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Whitford v. Gill
United States District Court, W.D. Wisconsin
January 23, 2019
WILLIAM WHITFORD, GRAHAM ADSIT, ROGER ANCLAM, WARREN BRAUN, HANS BREITENMOSER, JUDITH BREY, BRENT BRIGSON, EMILY BUNTING, SANDRA CARLSON-KAYE, GUY COSTELLO, TIMOTHY B. DALEY, MARGARET LESLIE DEMUTH, DANIEL DIETERICH, MARY LYNNE DONOHUE, LEAH DUDLEY, JENNIFER ESTRADA, BARBARA FLOM, HELEN HARRIS, GAIL HOHENSTEIN, WAYNE JENSEN, WENDY SUE JOHNSON, MICHAEL LECKER, ELIZABETH LENTINI, NORAH MCCUE, JANET MITCHELL, DEBORAH PATEL, JANE PEDERSEN, NANCY PETULLA, ROBERT PFUNDHELLER, SARA RAMAKER, ROSALIE SCHNICK, ALLISON SEATON, JAMES SEATON, ANN E. STEVNING-ROE, LINEA SUNDSTROM, MICHAEL SWITZENBAUM, JEROME WALLACE, DONALD WINTER, EDWARD WOHL, and ANN WOLFE, Plaintiffs,
BEVERLY R. GILL, JULIE M. GLANCEY, ANN S. JACOBS, JODI JENSEN, DEAN KNUDSON, STEVE KING, DON MILLS, and MARK L. THOMSEN, Defendants, and THE WISCONSIN STATE ASSEMBLY, Intervenor-Defendant. THE WISCONSIN ASSEMBLY DEMOCRATIC CAMPAIGN COMMITTEE, Plaintiff,
BEVERLY R. GILL, JULIE M. GLANCEY, ANN S. JACOBS, JODI JENSEN, DEAN KNUDSON, and MARK L. THOMSEN, Defendants, and THE WISCONSIN STATE ASSEMBLY, Intervenor-Defendant.
OPINION AND ORDER
question before the court is whether these consolidated cases
should be stayed pending resolution of Rucho v. Common
Cause, No. 18-422 (U.S.), and Lamone v.
Benisek, No. 18-726 (U.S.), two other cases raising
partisan gerrymandering claims that are now before the
Supreme Court. Intervenor-Defendant Wisconsin State Assembly
favors a stay, contending that Rucho and
Lamone are likely either to provide a new legal
standard for partisan gerrymandering claims or to hold that
such claims are not justiciable. Dkt. 230. Either way, the
Assembly says, allowing these cases to proceed before the
Supreme Court decisions would waste the resources of the
court and the parties. Plaintiffs object to a stay,
contending that a significant delay will prevent them from
obtaining relief on their claims before the 2020 elections.
The other defendants take no position on the question.
the Assembly and plaintiffs raise important considerations.
For reasons explained below, the court will take a middle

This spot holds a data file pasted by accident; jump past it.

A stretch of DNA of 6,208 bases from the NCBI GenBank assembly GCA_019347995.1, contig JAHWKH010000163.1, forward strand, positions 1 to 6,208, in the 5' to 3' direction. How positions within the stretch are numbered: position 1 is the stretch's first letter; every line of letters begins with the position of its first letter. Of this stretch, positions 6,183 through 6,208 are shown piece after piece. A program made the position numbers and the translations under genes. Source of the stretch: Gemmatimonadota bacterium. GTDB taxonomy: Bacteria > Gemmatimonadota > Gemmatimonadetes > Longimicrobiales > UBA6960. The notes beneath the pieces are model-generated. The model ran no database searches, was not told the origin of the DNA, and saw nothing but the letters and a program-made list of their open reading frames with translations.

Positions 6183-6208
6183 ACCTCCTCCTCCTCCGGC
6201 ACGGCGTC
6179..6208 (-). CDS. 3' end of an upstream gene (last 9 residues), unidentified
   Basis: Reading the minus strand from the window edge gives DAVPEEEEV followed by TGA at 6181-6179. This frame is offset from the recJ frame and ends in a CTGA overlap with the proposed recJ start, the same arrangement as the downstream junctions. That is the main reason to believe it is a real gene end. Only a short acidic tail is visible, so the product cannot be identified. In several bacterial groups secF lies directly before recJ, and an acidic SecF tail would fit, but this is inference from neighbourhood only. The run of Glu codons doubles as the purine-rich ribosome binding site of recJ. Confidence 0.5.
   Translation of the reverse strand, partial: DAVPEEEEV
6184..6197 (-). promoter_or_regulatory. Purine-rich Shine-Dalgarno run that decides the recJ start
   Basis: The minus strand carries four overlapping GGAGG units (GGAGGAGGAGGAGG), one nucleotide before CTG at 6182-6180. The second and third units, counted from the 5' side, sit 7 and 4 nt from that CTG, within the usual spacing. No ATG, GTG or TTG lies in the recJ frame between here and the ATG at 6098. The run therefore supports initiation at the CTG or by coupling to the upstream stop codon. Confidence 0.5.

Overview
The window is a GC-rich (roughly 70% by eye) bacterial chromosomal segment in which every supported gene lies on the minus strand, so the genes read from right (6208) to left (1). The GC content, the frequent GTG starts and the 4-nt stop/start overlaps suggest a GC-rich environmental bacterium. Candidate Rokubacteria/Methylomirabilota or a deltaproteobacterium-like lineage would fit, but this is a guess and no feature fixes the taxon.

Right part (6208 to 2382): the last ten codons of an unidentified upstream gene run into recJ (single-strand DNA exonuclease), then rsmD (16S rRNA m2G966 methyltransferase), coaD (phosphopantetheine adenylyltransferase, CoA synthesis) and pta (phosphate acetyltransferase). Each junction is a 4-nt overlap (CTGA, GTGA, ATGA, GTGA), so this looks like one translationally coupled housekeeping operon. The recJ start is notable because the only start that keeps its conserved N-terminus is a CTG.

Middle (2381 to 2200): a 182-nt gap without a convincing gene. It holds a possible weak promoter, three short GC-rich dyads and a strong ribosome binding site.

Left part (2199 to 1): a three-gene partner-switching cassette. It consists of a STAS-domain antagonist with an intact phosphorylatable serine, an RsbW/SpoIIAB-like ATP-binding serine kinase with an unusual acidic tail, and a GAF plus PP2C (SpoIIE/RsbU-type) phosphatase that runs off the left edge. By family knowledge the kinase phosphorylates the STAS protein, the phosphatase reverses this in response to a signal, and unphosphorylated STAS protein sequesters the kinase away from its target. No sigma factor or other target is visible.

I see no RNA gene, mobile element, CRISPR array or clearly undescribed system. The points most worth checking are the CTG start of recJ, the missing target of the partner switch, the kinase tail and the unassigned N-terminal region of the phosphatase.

path intended to minimize the waste of resources while
keeping the case on track for reasonably prompt resolution.
The court will allow discovery to proceed as scheduled, but
it will delay the trial and any decision on the merits until
after the Supreme Court decides Rucho and
court has discretion to stay proceedings for the sake of
judicial economy, Landis v. N. Am. Co., 299 U.S.
248, 254 (1936), including when there are parallel
proceedings that could resolve important issues in the case.
E.g., Texas Indep. Producers & Royalty
Owners Ass'n v. E.P.A., 410 F.3d 964, 980 (7th Cir.
2005); Ingersoll Milling Mach. Co. v. Granger, 833
F.2d 680, 686 (7th Cir. 1987). In considering a motion to
stay, the court must weigh the costs and benefits to each
side. Radio Corp. of Am. v. Igoe, 217 F.2d 218, 220
(7th Cir. 1954); Grice Eng'g, Inc. v. JG Innovations,
Inc., 691 F.Supp.2d 915, 920 (W.D. Wis. 2010).
and Lamone have important implications for our
cases, which require this court to resolve four main issues:
(1) whether partisan gerrymandering claims are justiciable;
(2) whether any of the plaintiffs have standing to sue; (3)
whether the legislative maps at issue in these cases violate
the First Amendment; and (4) whether the maps violate the
Fourteenth Amendment. Rucho and Lamone
present these issues as well. Rucho and
Lamone will likely be decided toward the end of the
current Supreme Court term, in June 2019, after the currently
scheduled trial and post-trial briefing in our cases.
parties know well, this court cannot simply apply